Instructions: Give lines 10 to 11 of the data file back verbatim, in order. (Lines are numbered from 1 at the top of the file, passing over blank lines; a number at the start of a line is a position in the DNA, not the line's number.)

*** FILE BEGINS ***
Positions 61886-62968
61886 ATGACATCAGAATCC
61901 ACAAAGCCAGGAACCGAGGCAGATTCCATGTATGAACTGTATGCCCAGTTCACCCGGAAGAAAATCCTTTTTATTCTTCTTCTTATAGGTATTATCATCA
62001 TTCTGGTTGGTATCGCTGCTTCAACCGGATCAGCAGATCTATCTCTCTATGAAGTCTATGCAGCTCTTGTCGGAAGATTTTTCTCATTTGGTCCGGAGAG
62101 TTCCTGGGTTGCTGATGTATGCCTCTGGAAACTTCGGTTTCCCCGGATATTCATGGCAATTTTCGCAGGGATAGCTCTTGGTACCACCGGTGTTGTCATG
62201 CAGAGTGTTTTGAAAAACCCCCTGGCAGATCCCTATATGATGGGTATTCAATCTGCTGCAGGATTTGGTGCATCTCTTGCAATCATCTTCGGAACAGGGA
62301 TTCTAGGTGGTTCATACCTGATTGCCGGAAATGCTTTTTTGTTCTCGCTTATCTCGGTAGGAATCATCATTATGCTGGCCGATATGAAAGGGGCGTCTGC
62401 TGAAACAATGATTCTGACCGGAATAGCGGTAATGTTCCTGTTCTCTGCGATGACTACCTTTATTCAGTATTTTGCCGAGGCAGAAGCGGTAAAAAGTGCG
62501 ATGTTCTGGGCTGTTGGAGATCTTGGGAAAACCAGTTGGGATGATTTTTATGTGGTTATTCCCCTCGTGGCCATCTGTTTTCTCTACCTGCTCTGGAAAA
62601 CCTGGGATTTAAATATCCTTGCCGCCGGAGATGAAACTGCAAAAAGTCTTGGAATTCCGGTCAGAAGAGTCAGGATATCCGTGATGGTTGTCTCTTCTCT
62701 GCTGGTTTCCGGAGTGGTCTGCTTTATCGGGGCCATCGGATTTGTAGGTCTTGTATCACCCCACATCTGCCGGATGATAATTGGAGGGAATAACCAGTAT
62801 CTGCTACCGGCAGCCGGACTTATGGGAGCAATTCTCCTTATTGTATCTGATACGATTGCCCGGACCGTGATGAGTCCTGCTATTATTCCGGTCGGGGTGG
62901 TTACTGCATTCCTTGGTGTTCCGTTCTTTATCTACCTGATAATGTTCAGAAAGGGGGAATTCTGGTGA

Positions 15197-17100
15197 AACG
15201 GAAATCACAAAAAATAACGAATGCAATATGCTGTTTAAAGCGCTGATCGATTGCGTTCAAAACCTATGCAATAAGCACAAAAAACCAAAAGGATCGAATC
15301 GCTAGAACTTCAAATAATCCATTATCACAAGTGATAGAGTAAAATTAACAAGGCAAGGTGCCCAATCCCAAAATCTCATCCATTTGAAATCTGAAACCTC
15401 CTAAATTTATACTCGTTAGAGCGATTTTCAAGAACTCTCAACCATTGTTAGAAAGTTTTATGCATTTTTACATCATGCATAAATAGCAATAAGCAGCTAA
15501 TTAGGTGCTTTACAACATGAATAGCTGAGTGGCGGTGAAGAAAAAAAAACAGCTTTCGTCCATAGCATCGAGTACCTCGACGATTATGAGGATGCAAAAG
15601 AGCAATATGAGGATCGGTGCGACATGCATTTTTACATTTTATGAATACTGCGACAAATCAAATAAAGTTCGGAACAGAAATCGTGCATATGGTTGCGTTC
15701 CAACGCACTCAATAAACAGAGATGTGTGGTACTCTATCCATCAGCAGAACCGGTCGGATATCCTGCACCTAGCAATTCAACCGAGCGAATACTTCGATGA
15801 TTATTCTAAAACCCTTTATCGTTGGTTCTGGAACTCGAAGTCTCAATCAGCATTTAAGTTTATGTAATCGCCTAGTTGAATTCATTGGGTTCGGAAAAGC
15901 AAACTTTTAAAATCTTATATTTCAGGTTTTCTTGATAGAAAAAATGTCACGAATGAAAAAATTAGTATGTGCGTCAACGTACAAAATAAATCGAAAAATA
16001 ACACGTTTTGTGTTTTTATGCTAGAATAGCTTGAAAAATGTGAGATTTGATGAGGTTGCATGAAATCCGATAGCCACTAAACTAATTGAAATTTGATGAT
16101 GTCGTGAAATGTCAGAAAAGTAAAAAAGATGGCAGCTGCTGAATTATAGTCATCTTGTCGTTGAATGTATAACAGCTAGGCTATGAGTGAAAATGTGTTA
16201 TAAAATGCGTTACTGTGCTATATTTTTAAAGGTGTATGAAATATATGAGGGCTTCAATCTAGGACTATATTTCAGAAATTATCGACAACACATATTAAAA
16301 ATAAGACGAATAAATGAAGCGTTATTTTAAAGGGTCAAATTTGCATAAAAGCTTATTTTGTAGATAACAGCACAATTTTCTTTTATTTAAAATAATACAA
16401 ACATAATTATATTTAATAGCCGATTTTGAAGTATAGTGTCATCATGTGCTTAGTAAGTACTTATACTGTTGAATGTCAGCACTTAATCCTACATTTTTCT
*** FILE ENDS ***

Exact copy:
62601 CCTGGGATTTAAATATCCTTGCCGCCGGAGATGAAACTGCAAAAAGTCTTGGAATTCCGGTCAGAAGAGTCAGGATATCCGTGATGGTTGTCTCTTCTCT
62701 GCTGGTTTCCGGAGTGGTCTGCTTTATCGGGGCCATCGGATTTGTAGGTCTTGTATCACCCCACATCTGCCGGATGATAATTGGAGGGAATAACCAGTAT